# Language consisting of all Turing machine encodings [closed]

$A=${$⟨M⟩$:$M$ $is$ $a$ $Turing$ $Machine$ }

What can be said about $A$ ? Specifically, is $A$ decidable,regular,CFL,CSL?

I would say $A$ is decidable since we can write an algorithm to check whether a string is a valid encoding of a Turing machine .

But, is $A$ Regular[or CFL or CSL] ?

Edit : Someone argued that he could make an encoding where all the possible strings(What would be the alphabet here?-same as the encoding I suppose) are valid encoding of a TM(since there is a one-to-one correspondence between two countable infinite sets), hence making $A$ regular .

• Under any reasonable encoding, $A$ is decidable, but in order to say anything more, you need to fix an encoding. Jan 31, 2015 at 22:41
• Under one encoding, all strings are encodings of Turing machines. Under others, the encoding is so complicated that it is not even context-free. It depends on the encoding. If the question doesn't specify the encoding, the answer is: "it depends on the encoding". Jan 31, 2015 at 22:51
• Enumerate all Turing machines. As the encoding of an arbitrary Turing machine, use the number of the machine denoted in unary. Every unary number is now the encoding of a Turing machine, by definition. So the language of the encodings is $1^*$ (or $1^+$). Jan 31, 2015 at 22:58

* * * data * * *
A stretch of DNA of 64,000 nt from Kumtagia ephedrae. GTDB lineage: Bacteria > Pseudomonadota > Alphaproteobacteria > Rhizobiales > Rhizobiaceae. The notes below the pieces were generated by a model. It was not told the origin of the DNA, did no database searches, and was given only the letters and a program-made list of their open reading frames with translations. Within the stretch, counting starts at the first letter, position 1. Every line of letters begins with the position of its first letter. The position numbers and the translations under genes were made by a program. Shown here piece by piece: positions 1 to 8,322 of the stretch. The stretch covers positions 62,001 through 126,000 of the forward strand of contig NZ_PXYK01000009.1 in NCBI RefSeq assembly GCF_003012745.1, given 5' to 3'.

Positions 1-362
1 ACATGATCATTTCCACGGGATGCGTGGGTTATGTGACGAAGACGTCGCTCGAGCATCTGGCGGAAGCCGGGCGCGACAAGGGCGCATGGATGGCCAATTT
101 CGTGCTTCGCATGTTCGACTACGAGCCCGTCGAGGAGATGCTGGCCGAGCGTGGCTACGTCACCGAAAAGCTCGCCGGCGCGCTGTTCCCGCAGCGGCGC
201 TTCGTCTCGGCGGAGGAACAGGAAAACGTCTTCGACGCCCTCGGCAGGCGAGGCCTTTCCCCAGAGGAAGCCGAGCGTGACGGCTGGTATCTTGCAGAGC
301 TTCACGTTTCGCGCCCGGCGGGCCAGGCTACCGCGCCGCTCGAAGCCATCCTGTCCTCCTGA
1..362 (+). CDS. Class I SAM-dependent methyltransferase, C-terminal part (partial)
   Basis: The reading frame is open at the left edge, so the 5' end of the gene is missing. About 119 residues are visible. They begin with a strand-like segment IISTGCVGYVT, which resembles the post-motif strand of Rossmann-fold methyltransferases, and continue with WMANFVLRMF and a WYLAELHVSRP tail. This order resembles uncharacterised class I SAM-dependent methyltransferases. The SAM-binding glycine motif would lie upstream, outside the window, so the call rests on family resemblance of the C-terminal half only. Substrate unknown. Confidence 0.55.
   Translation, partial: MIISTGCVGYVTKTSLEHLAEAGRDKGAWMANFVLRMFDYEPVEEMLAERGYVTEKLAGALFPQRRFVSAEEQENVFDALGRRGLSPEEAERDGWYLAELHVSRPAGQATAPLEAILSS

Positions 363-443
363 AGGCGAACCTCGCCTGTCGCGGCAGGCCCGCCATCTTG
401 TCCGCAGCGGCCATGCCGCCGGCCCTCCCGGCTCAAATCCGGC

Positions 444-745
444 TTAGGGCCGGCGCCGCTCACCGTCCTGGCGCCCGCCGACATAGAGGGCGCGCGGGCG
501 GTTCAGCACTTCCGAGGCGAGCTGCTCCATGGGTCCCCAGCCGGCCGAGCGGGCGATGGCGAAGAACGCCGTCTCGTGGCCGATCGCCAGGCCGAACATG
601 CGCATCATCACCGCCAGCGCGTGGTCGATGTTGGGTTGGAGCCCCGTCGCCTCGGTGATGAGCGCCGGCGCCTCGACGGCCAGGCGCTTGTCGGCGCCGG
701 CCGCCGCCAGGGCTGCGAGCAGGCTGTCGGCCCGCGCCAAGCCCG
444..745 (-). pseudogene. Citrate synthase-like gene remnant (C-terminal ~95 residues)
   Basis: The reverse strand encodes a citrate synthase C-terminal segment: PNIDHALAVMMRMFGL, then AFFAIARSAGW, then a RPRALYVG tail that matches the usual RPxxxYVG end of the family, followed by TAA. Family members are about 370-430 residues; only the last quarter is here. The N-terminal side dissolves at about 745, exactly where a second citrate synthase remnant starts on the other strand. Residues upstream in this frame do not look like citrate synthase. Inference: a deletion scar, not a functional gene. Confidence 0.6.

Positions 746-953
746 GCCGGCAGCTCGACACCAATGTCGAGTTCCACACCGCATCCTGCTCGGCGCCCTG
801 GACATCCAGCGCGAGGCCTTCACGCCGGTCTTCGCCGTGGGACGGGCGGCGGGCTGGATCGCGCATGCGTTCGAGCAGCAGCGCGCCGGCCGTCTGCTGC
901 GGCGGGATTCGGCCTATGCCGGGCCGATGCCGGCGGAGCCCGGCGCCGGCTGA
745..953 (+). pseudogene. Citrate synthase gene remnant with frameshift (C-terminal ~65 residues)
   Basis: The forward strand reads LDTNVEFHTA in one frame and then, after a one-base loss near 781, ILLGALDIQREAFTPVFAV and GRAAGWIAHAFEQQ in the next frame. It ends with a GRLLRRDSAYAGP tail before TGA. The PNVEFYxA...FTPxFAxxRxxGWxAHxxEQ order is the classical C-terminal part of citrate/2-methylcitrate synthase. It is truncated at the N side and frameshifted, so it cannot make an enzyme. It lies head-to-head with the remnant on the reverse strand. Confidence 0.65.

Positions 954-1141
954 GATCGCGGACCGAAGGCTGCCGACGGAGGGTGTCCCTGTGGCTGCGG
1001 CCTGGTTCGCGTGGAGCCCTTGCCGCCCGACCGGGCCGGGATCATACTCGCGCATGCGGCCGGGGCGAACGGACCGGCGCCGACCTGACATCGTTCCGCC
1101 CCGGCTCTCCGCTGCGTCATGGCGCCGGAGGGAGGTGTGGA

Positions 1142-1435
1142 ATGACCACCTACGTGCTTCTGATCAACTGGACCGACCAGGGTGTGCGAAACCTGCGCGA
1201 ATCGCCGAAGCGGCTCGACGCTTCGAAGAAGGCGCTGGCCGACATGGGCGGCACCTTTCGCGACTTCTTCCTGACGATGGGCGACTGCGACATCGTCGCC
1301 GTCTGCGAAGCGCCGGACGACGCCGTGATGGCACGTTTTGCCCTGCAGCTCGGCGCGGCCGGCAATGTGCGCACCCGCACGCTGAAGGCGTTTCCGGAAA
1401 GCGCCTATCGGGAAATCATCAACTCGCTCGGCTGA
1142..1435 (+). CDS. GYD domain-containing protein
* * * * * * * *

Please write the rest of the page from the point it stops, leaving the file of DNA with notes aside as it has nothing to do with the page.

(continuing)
• The question does have an answer – it depends on the encoding. Jan 31, 2015 at 23:13
• Well, may be you could add it as an answer. Jan 31, 2015 at 23:19

The complexity of $A$ depends on the encoding used for Turing machines. It is easy to come up with an encoding in which every string encodes some Turing machine (there are lots of ways). In contrast, it is easy to come up with artificially "hard" encodings, say the $k$th Turing machine being encoded by $1^kb$, where $b=1$ iff the $k$th Turing machine halts on the empty input; under this encoding, $A$ is not decidable. Nevertheless, it seems intuitively clear that any reasonable encoding makes $A$ decidable, though it's hard to say anything more without knowing the exact encoding.